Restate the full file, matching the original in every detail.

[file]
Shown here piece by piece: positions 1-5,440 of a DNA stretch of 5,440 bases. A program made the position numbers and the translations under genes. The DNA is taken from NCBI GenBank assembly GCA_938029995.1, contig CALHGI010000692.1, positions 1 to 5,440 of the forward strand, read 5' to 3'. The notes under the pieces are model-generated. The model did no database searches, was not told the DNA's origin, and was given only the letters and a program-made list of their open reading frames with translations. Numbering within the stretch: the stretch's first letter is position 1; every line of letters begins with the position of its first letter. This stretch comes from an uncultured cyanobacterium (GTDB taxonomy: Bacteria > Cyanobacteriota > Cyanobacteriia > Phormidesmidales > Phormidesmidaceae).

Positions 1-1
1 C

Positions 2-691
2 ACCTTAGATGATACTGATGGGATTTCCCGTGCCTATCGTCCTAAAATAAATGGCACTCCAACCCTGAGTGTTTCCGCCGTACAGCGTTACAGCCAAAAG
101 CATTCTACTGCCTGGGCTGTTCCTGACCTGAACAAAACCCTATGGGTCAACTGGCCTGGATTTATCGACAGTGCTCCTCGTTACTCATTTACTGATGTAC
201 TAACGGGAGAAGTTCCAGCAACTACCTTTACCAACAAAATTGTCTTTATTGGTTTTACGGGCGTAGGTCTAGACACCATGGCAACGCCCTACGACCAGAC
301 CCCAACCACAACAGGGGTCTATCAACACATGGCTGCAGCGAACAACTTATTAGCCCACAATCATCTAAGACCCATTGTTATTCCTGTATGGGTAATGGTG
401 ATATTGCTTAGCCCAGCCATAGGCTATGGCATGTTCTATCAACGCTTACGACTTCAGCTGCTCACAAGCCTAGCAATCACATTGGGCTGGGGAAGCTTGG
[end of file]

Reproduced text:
Shown here piece by piece: positions 1-5,440 of a DNA stretch of 5,440 bases. A program made the position numbers and the translations under genes. The DNA is taken from NCBI GenBank assembly GCA_938029995.1, contig CALHGI010000692.1, positions 1 to 5,440 of the forward strand, read 5' to 3'. The notes under the pieces are model-generated. The model did no database searches, was not told the DNA's origin, and was given only the letters and a program-made list of their open reading frames with translations. Numbering within the stretch: the stretch's first letter is position 1; every line of letters begins with the position of its first letter. This stretch comes from an uncultured cyanobacterium (GTDB taxonomy: Bacteria > Cyanobacteriota > Cyanobacteriia > Phormidesmidales > Phormidesmidaceae).

Positions 1-1
1 C

Positions 2-691
2 ACCTTAGATGATACTGATGGGATTTCCCGTGCCTATCGTCCTAAAATAAATGGCACTCCAACCCTGAGTGTTTCCGCCGTACAGCGTTACAGCCAAAAG
101 CATTCTACTGCCTGGGCTGTTCCTGACCTGAACAAAACCCTATGGGTCAACTGGCCTGGATTTATCGACAGTGCTCCTCGTTACTCATTTACTGATGTAC
201 TAACGGGAGAAGTTCCAGCAACTACCTTTACCAACAAAATTGTCTTTATTGGTTTTACGGGCGTAGGTCTAGACACCATGGCAACGCCCTACGACCAGAC
301 CCCAACCACAACAGGGGTCTATCAACACATGGCTGCAGCGAACAACTTATTAGCCCACAATCATCTAAGACCCATTGTTATTCCTGTATGGGTAATGGTG
401 ATATTGCTTAGCCCAGCCATAGGCTATGGCATGTTCTATCAACGCTTACGACTTCAGCTGCTCACAAGCCTAGCAATCACATTGGGCTGGGGAAGCTTGG